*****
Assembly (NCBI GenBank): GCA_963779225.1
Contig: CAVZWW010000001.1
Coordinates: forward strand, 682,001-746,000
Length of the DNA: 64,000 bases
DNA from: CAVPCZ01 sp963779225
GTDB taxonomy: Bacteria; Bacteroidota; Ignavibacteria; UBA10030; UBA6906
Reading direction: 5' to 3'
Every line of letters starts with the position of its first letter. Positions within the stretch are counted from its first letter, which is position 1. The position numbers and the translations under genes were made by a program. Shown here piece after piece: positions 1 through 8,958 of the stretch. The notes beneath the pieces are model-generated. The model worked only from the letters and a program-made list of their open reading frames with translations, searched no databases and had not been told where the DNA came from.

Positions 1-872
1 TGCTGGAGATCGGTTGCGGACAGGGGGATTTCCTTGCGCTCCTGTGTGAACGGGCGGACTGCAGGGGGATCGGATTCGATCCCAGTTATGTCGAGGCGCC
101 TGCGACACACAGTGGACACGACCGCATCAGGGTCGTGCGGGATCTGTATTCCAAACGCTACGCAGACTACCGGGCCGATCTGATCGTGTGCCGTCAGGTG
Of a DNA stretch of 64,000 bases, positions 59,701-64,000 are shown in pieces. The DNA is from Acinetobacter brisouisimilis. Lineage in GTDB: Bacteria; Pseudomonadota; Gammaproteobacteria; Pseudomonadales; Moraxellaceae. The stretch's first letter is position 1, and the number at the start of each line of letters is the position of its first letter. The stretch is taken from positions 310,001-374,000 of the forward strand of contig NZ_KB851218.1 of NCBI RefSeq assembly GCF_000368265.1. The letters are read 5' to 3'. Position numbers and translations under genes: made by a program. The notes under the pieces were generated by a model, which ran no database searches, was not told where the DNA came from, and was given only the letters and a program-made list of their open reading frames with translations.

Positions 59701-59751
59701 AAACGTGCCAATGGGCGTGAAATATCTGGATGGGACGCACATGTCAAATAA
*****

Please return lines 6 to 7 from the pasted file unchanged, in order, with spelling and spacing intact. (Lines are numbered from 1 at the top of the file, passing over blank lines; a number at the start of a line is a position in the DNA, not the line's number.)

GTDB taxonomy: Bacteria; Bacteroidota; Ignavibacteria; UBA10030; UBA6906
Reading direction: 5' to 3'